Driverless lorries and cars will be trialled in the UK, the government has confirmed in its Budget.
Earlier in March, The Times suggested trials would take place on a "quiet stretch" of the M6 motorway in Cumbria in 2016.
The government has now confirmed "lorry platooning" trials, in which vehicles form a convoy headed by a driver in the leading lorry, will go ahead.
It also announced that driverless cars will be trialled on UK roads by 2017.
In the Budget, published on Wednesday, the government said it wanted the UK to be "a global centre for excellence in connected and autonomous vehicles".
Companies such as Ford and Google have been testing autonomous cars for months, but trials typically take place in California.
Edmund King, president of roadside recovery firm AA, has questioned the feasibility of a lorry platooning scheme in the UK.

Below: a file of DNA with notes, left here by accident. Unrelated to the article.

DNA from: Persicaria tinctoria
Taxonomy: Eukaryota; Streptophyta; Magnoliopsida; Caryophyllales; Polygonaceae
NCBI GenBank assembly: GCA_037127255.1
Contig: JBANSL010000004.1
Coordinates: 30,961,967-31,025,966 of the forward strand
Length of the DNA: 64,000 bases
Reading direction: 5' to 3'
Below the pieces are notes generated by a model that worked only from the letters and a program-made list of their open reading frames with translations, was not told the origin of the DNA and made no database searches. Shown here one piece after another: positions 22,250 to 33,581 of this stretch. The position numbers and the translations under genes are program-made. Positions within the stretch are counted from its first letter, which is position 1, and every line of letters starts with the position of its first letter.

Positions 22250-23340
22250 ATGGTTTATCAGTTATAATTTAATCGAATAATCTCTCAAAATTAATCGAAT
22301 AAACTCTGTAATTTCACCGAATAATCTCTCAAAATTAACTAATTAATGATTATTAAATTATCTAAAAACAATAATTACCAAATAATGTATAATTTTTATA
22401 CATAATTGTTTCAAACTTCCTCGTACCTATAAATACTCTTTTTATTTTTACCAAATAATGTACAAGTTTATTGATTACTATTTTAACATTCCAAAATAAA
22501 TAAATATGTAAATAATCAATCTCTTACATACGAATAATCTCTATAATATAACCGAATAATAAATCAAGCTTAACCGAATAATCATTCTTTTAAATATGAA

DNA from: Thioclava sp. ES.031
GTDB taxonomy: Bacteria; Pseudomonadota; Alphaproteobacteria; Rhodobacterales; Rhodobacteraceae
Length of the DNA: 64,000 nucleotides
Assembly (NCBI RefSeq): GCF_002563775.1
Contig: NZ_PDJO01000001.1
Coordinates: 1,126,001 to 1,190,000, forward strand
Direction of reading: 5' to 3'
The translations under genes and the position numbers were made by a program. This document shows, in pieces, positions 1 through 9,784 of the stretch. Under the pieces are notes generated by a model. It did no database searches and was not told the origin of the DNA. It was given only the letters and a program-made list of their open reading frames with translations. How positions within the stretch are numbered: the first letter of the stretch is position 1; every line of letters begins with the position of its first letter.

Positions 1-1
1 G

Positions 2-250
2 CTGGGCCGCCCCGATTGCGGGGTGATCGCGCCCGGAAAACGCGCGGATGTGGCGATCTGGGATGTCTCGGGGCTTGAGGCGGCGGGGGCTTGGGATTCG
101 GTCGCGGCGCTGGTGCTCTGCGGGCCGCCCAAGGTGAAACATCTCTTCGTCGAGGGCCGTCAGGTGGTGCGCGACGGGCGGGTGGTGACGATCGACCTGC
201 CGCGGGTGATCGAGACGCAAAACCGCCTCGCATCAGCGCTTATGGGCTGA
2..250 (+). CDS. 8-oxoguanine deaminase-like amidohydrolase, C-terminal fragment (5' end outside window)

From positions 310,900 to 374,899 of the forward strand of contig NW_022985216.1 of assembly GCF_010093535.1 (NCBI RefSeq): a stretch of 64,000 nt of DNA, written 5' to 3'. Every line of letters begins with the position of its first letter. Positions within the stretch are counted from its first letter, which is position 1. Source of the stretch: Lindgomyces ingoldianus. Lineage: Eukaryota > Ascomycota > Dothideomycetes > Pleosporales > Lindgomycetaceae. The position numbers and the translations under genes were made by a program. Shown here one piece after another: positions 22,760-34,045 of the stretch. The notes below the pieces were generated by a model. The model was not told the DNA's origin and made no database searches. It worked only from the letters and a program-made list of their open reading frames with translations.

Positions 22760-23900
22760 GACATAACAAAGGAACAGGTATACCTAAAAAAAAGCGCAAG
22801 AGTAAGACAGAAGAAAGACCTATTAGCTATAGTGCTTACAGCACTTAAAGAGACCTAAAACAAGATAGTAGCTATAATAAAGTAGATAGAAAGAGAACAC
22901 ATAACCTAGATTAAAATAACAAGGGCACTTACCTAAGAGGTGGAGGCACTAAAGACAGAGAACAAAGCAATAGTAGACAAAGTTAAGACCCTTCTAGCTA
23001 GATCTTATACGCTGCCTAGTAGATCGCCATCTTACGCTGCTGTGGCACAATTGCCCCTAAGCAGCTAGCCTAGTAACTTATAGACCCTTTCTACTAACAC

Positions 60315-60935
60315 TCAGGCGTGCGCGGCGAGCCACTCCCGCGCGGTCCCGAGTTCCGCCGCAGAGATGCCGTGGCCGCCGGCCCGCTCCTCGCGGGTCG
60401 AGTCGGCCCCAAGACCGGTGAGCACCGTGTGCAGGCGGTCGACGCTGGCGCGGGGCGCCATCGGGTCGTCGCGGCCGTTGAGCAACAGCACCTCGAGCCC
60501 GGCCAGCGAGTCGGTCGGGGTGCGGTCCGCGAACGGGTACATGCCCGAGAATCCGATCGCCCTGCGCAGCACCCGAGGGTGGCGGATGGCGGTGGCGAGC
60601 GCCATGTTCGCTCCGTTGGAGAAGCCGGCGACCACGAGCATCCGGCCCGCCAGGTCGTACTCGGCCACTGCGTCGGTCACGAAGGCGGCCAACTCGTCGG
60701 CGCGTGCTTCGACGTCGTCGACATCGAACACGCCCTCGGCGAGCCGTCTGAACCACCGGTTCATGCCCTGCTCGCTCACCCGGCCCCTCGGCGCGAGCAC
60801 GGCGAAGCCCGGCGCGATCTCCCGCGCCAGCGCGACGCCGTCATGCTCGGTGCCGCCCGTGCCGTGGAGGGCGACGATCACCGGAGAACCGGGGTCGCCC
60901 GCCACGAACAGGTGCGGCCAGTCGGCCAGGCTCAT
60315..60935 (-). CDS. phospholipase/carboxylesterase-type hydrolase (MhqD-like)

"The problem with the UK motorway network is that we have more entrances and exits of our motorways than any other motorways in Europe or indeed the world," he said earlier in March.
"Therefore it's very difficult to have a 44 tonne 10-lorry platoon, because other vehicles need to get past the platoon to enter or exit the road."
Other technology-related points in the Budget included:
- plans for a £15m "connected corridor" between Dover and London with infrastructure that could communicate directly with vehicles
- trials of comparative fuel signage on the M5 motorway between Bristol and Exeter, letting drivers see the best deals
- development of a "5G" strategy in 2017, preparing the UK for next-generation wireless communications
- a £1,000 tax-free allowance for "micro-entrepreneurs" who sell products online, and a second £1,000 allowance for people who rent out their home online